Travellers in or from East Asia may soon be able to turn to their cell phones for quick, easy and cheap translation help thanks to a new application from Toshiba.
The company has developed a trilingual translation system with voice recognition and synthesis that's compact and light enough to be installed in a cell phone. Unlike existing applications the software doesn't offload processing to a more powerful server on the network but performs the task inside the phone. That makes it quicker and avoids potentially costly data roaming charges when used overseas.
The software is a cut-down version of a PC application already sold by Toshiba in Japan and can translate freely between Japanese, English and Chinese.
In use the software first employs speech recognition to determine the language and what has been said. It then uses one of two translation methods -- statistical machine translation or rule-based machine translation -- to parse the sentence and break it down into its components. The translation is then performed and a speech synthesis engine outputs the result.
Statistical machine translation works on probability and word order to determine the construction of a sentence while the rule-based method utilizes a database of hundreds of sentences and phrases to extract the meaning.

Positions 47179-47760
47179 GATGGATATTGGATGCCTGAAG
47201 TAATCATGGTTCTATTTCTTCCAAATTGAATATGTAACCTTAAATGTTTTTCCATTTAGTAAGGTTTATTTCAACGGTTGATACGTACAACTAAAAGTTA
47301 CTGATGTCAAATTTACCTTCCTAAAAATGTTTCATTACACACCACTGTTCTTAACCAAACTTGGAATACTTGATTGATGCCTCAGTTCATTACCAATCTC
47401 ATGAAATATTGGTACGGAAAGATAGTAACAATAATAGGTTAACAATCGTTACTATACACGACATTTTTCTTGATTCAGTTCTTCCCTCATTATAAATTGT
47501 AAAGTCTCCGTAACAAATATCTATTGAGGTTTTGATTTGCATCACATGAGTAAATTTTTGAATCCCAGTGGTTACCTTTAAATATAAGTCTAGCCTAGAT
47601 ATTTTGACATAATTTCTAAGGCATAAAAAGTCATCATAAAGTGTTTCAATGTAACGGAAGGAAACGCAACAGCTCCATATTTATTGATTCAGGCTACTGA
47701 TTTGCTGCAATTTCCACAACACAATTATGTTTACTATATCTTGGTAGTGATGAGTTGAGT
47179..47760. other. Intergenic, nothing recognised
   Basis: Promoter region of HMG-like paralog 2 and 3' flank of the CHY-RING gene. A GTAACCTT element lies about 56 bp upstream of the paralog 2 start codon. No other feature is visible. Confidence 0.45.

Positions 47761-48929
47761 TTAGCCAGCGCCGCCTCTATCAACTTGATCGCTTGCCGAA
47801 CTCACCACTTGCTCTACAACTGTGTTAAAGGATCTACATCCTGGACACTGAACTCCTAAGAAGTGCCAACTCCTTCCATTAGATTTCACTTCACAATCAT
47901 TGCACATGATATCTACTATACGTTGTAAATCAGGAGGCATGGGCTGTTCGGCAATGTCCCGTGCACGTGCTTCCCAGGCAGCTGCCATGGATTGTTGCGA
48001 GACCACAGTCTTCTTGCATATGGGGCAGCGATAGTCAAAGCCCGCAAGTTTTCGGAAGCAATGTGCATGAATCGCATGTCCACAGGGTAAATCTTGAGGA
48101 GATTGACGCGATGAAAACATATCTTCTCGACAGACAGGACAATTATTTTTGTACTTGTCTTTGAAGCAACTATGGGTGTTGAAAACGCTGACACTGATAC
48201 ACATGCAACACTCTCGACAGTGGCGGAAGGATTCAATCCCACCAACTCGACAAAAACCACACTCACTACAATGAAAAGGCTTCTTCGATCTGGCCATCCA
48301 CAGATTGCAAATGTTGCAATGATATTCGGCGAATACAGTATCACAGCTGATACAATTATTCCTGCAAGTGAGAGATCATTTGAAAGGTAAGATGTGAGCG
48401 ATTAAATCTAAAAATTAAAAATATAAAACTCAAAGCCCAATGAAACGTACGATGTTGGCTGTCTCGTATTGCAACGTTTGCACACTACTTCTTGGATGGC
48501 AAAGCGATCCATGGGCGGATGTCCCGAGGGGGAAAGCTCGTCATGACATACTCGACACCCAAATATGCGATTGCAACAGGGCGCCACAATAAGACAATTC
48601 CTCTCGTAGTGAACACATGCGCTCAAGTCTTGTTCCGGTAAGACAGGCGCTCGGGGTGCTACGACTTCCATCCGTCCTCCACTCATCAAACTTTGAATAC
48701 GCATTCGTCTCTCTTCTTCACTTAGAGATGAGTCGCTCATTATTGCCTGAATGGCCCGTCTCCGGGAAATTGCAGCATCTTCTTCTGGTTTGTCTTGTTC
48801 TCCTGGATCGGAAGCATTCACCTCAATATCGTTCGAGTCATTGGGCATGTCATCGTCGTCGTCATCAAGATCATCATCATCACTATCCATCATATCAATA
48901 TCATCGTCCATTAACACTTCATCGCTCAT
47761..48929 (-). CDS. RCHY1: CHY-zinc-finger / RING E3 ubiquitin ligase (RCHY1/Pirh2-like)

The PC software uses both methods simultaneously but a cell phone lacks enough processing power to run both so statistical machine translation is used for English to Chinese and Chinese to English and Japanese while rule-based machine translation is used for the others.
In tests the software worked well although like all speech recognition systems was prone to misidentifying certain words. This caused problems with the translation and the only solution was to try again -- sometimes with the result that the same error would be made. However on some occasions it got things right and not only recognized the question but successfully translated it.
"If I pay cash can you give me a discount?" was one of the sentences that it took in its stride.
Toshiba faced several challenges when developing the software. The demonstration was running on its TG01 smartphone that includes a relatively powerful 1GHz Qualcomm processor. The phone runs the Windows Mobile operating system and that imposes a 32MB limit on the size of each process running on the phone. However working within those restrictions the software was successfully pared down.
Work on the application at Toshiba's research department is almost complete after which it will be turned over to business units for commercialization. The Windows Mobile application could be modified to run on other operating systems, such as Android or Apple's iPhone OS, but future plans are yet to be decided.